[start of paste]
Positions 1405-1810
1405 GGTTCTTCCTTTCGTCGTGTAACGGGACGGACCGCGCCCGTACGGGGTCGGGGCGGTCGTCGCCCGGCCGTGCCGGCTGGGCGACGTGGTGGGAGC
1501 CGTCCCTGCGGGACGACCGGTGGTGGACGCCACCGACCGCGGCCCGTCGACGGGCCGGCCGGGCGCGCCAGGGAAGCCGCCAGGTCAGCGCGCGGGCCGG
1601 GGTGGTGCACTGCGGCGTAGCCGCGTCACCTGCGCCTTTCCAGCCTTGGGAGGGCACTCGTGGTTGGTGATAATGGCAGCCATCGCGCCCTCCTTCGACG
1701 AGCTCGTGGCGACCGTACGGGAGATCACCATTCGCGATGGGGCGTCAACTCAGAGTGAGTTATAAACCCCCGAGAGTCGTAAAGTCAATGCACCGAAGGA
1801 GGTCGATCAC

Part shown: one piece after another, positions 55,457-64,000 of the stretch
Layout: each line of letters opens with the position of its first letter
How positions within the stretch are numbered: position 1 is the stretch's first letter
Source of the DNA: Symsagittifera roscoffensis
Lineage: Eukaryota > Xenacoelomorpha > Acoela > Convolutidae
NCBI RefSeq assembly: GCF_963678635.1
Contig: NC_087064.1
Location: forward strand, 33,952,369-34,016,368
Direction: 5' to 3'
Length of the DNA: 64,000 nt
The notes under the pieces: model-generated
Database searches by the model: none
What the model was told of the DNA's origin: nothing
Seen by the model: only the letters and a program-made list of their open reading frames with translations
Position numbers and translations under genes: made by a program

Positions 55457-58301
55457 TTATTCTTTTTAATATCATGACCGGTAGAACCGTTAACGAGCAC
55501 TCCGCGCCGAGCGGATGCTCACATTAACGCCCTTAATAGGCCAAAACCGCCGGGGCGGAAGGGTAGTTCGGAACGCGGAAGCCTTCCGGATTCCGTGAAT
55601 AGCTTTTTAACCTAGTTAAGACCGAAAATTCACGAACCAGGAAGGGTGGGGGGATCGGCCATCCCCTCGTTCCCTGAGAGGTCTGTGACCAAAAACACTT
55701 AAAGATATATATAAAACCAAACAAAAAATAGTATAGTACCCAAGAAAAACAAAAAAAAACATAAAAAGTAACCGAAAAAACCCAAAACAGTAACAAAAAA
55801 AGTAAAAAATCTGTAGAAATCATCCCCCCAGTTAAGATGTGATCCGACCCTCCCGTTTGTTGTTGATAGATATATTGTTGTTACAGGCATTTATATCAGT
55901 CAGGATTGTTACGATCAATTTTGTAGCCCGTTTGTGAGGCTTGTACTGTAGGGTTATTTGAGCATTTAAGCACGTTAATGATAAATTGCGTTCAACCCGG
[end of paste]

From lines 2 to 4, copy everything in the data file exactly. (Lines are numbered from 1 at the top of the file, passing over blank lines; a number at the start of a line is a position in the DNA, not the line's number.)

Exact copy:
1405 GGTTCTTCCTTTCGTCGTGTAACGGGACGGACCGCGCCCGTACGGGGTCGGGGCGGTCGTCGCCCGGCCGTGCCGGCTGGGCGACGTGGTGGGAGC
1501 CGTCCCTGCGGGACGACCGGTGGTGGACGCCACCGACCGCGGCCCGTCGACGGGCCGGCCGGGCGCGCCAGGGAAGCCGCCAGGTCAGCGCGCGGGCCGG
1601 GGTGGTGCACTGCGGCGTAGCCGCGTCACCTGCGCCTTTCCAGCCTTGGGAGGGCACTCGTGGTTGGTGATAATGGCAGCCATCGCGCCCTCCTTCGACG